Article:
What you need to know:
The event was meant to rally fashion designers to use materials that are not harmful to the environment.Eco-conscious fashion brands are now creating outfits from polythene, tyres, backcloth and old clothes
As the debate on mitigating climate change becomes a national and global concern, Ugandan creatives are joining hands to create environmental-friendly fashion outfits. Designers came together at Motiv Kampala, to celebrate sustainable fashion in an event dubbed Kwetu Kwanza.
Fashion designers are creating pieces from polythene, tyres, backcloth and old clothes, in a move to opt for eco-conscious brands.
Godfrey Katende, the lead organiser and the proprietor of IGC fashion, says the event was meant to rally fashion designers to use materials that are not harmful to the environment.
“The fashion industry can contribute to social justice and civic engagement. That is why we are opting for fashion which we understand better,” Katende says.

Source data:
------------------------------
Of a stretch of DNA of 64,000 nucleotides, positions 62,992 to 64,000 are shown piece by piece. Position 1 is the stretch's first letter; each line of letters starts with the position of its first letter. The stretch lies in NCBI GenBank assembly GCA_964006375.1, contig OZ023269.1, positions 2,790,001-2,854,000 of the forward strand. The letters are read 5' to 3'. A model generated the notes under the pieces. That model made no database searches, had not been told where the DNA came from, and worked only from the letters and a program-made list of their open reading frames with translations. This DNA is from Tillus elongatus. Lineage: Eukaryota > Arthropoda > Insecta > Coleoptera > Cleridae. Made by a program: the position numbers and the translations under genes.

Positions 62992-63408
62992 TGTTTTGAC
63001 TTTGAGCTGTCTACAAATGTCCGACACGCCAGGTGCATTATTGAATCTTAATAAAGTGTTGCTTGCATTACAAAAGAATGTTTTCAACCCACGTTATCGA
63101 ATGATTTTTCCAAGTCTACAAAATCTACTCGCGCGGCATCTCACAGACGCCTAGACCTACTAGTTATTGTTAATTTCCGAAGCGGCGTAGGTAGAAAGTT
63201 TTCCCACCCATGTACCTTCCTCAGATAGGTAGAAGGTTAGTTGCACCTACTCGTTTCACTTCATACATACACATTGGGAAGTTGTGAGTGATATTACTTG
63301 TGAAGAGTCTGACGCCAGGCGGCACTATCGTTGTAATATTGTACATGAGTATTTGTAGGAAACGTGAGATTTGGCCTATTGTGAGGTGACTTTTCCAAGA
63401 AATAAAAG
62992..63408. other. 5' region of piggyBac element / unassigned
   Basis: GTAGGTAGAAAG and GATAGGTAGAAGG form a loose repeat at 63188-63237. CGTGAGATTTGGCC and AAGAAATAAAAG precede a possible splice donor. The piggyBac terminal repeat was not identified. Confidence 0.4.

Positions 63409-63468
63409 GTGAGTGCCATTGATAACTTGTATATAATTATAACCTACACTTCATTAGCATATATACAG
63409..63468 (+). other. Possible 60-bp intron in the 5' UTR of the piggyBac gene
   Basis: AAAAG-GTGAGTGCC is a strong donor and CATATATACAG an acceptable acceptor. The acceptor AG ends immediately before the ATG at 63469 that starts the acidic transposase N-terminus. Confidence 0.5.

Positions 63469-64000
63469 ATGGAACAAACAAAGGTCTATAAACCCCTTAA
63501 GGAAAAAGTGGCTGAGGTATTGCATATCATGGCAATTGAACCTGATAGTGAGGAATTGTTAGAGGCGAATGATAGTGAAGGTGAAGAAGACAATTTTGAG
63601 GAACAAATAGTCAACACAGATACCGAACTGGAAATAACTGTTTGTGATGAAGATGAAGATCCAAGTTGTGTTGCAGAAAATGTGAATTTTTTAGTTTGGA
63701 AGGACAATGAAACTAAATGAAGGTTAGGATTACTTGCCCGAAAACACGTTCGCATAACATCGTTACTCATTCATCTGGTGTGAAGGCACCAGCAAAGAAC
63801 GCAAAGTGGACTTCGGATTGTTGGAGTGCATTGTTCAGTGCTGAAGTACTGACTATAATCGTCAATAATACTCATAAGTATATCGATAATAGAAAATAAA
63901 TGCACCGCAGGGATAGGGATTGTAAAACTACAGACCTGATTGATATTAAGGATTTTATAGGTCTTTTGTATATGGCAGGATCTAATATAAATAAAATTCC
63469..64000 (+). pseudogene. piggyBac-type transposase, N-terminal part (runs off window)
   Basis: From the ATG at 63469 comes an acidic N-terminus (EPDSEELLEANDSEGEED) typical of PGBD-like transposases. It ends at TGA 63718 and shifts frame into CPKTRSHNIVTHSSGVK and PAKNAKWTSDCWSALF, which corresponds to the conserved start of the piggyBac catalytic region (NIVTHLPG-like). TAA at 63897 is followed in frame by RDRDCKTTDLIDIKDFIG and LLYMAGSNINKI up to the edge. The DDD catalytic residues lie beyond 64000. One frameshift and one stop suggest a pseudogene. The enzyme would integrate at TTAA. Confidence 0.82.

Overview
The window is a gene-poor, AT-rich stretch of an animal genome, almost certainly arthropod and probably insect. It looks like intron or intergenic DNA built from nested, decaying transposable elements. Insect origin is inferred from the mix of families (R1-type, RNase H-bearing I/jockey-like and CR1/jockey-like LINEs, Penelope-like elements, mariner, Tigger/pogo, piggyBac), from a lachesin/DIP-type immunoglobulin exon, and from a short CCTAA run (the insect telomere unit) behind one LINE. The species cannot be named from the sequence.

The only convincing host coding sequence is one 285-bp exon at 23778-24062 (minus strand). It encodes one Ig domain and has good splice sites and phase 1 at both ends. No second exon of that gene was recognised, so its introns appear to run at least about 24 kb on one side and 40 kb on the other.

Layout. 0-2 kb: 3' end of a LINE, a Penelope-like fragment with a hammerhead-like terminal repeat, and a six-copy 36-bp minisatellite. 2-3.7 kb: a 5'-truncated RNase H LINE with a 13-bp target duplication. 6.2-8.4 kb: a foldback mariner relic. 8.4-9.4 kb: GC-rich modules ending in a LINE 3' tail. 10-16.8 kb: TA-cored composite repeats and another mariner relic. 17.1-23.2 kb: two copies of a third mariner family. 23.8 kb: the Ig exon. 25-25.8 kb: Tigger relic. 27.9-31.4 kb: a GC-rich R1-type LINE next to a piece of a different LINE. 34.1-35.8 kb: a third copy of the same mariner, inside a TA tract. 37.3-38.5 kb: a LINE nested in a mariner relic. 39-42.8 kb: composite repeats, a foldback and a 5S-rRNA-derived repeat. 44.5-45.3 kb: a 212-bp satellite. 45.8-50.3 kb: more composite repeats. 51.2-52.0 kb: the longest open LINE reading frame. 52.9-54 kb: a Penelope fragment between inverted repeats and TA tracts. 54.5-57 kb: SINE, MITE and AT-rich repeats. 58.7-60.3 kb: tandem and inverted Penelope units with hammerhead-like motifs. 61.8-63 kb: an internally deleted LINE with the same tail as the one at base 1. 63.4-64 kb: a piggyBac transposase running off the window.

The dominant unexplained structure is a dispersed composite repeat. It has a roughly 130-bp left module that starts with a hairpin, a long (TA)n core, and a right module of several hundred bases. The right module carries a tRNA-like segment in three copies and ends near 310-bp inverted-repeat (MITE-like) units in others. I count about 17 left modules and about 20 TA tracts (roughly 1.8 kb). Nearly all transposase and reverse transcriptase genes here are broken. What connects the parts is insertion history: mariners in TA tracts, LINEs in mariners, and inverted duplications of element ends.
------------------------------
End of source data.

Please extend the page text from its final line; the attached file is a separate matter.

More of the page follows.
He adds: “If a car tyre is used to make a hand bag, it would take many years for the owner to throw it away. And this is one way of addressing littering.”
Katende says Kwetu Kwanza, a sustainable fashion event wants to sensitise people about environmentally-friendly practices and sustainable fashion.
The event brought together fashion designers from different backgrounds for cultural exchange and collaboration. The two-day event featured fashion shows, pop-up shops and workshops.
“Designers showcased their products, promoted their brands and connected with potential customers and partners,” he adds.
Minori Nakimuli the proprietor of Nakimuli Crochet everywhere, says she uses off cuts, dumped clothes to influence customers to opt for clothes for sustainable fashion.
Msema uses offcuts from old denim jeans to make clothes. He suggests that if old pairs of jeans are left to be dumped anyhow, they can block sewage lines and if burnt, they still emit toxic gas to the environment. He blends old fabric with African fabric to make stylish outfits.
Allen Nabukenya alias Njola uses waste, old tyres, sandal and polythene papers to make handbags, shoes and caps among other items. She says when a tyre is no longer functional, it pauses a risk to the environment and recycling is the most effective approach to safeguard the environment. She collects tyres from organisations and dumping sites, which she later recycles to make products.
Mukasa Najib of Bobbin Case fashion uses old fabric to create fashion with stories that inspire communities to be conscious. His outfit Omutaka and Nabakyaala paints a historical picture of Uganda’s social trends.